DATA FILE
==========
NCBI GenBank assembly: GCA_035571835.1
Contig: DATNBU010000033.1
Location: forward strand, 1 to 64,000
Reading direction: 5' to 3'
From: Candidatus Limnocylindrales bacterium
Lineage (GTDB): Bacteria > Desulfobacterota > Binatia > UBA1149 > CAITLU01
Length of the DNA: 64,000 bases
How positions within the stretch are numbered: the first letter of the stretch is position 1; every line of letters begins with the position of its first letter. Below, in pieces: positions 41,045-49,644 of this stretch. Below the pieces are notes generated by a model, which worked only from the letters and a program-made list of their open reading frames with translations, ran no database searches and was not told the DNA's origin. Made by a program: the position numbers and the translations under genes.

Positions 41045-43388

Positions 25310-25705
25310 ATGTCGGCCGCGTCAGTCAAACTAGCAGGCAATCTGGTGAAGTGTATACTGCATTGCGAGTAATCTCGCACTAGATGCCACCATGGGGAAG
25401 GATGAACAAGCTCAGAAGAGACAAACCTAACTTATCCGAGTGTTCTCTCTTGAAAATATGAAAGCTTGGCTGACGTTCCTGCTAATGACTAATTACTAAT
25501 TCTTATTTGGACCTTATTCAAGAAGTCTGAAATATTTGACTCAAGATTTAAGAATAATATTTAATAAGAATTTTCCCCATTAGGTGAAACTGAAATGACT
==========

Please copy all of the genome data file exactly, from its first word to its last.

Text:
NCBI GenBank assembly: GCA_035571835.1
Contig: DATNBU010000033.1
Location: forward strand, 1 to 64,000
Reading direction: 5' to 3'
From: Candidatus Limnocylindrales bacterium
Lineage (GTDB): Bacteria > Desulfobacterota > Binatia > UBA1149 > CAITLU01
Length of the DNA: 64,000 bases
How positions within the stretch are numbered: the first letter of the stretch is position 1; every line of letters begins with the position of its first letter. Below, in pieces: positions 41,045-49,644 of this stretch. Below the pieces are notes generated by a model, which worked only from the letters and a program-made list of their open reading frames with translations, ran no database searches and was not told the DNA's origin. Made by a program: the position numbers and the translations under genes.

Positions 41045-43388

Positions 25310-25705
25310 ATGTCGGCCGCGTCAGTCAAACTAGCAGGCAATCTGGTGAAGTGTATACTGCATTGCGAGTAATCTCGCACTAGATGCCACCATGGGGAAG
25401 GATGAACAAGCTCAGAAGAGACAAACCTAACTTATCCGAGTGTTCTCTCTTGAAAATATGAAAGCTTGGCTGACGTTCCTGCTAATGACTAATTACTAAT
25501 TCTTATTTGGACCTTATTCAAGAAGTCTGAAATATTTGACTCAAGATTTAAGAATAATATTTAATAAGAATTTTCCCCATTAGGTGAAACTGAAATGACT